You could use lectualis or lectuarius, "of or belonging to the bed". Lewis & Short:
lectŭālis, e, adj. [2. lectus], of or belonging to the bed: "morbus", which confines one to his bed, Spart. Hadr. 23 dub. (al. letalis).
lectŭārĭus, a, um, adj. [id.], of or belonging to the bed, bed- (late Lat.): "lectuaria (lecticaria) sindon&...
If you want something more literally similar to English, here is a suggestion.
I want to get an adjective derived from "couch" and a noun for "surfer", as I find that to be the best Latin equivalent of English noun adjuncts.
A couple of words for a couch come to mind after consulting dictionaries: lectus, lectulus, torus, stibadium, ...
In this case, and in many other cases, the details of obstare are given in a subordinate clause.
That subordinate clause, introduced here by quominus, has bellum as its subject.
But the grammatical role of bellum could be anything, depending on how the subordinate clause is put together, and this has nothing to do with obstare.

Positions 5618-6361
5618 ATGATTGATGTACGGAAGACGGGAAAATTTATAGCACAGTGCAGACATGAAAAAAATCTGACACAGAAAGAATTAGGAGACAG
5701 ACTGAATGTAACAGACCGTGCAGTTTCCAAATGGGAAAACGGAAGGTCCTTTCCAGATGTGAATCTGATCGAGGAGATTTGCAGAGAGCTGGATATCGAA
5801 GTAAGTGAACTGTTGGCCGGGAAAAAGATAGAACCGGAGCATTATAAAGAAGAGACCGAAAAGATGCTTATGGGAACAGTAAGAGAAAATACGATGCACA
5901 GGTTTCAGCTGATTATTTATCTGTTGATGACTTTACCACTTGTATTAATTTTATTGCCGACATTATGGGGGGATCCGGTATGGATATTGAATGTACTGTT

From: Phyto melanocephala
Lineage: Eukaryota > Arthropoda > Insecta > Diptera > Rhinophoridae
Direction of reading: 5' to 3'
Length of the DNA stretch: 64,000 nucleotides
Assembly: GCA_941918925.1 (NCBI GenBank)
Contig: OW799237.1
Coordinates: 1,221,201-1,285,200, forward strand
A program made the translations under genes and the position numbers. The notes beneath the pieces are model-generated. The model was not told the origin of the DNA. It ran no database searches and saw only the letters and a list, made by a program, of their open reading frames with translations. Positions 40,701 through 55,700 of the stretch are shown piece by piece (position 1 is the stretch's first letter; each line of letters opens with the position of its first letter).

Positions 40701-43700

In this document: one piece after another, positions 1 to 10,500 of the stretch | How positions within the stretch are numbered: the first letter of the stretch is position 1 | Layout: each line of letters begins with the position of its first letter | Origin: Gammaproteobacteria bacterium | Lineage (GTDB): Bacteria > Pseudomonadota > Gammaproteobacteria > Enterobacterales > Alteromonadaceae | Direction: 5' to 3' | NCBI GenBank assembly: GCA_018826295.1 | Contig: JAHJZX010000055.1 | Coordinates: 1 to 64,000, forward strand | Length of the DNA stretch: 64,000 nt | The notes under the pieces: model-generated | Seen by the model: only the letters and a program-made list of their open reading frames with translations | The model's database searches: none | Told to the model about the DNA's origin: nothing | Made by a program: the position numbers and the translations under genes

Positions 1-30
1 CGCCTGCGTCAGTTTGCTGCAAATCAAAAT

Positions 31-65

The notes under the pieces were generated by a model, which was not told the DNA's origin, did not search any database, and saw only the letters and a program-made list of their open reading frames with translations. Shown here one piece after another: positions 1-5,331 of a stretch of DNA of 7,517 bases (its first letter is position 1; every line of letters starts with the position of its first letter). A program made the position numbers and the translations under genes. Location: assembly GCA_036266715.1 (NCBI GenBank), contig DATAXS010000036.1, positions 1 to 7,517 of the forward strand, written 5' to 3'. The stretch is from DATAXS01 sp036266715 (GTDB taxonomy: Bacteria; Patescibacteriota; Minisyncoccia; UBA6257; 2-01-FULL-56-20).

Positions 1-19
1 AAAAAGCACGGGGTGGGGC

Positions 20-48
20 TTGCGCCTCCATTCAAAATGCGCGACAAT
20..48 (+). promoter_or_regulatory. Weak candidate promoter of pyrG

Bellum is not an object of ...
I am a nonbinary latin student and I do sometimes use masculine, but mainly neuter terms. I realize it is not typically used for humans, but language is made to be adjusted to the people's needs. I think it depends on the individual, but I think most of us use neuter. It doesn't matter if you think it's dehumanizing as long as the nonbinary person is okay ...
As Allen & Greenough (§499) points out, one nuance that this participle can express is 'likelihood or 'certaintly.' Sometimes, this certainty is so strong, that it even seems to approach inevitability or 'destiny.' One example that comes immediately to mind is letter 6.16.2 of Pliny, the first of two letters to Tacitus about the eruption of Vesuvius:
In A Grammar of the Latin Language, Karl Gottlob Zumpt says,
But by the combination of the participle future active with the tenses
of esse a really new conjugation is formed denoting an intention to
do something. This intention may arise either from the person's own
will , or from outward circumstances, so that, e. g., scripturus sum
may either mean “I ...
The periphrastic future tenses are often used to convey the subject’s intention at the time of the auxiliary verb.
venturus sum = I intend to come
venturus eram = I was intending to come
But you are right in that is can also be used as equivalent to simple future.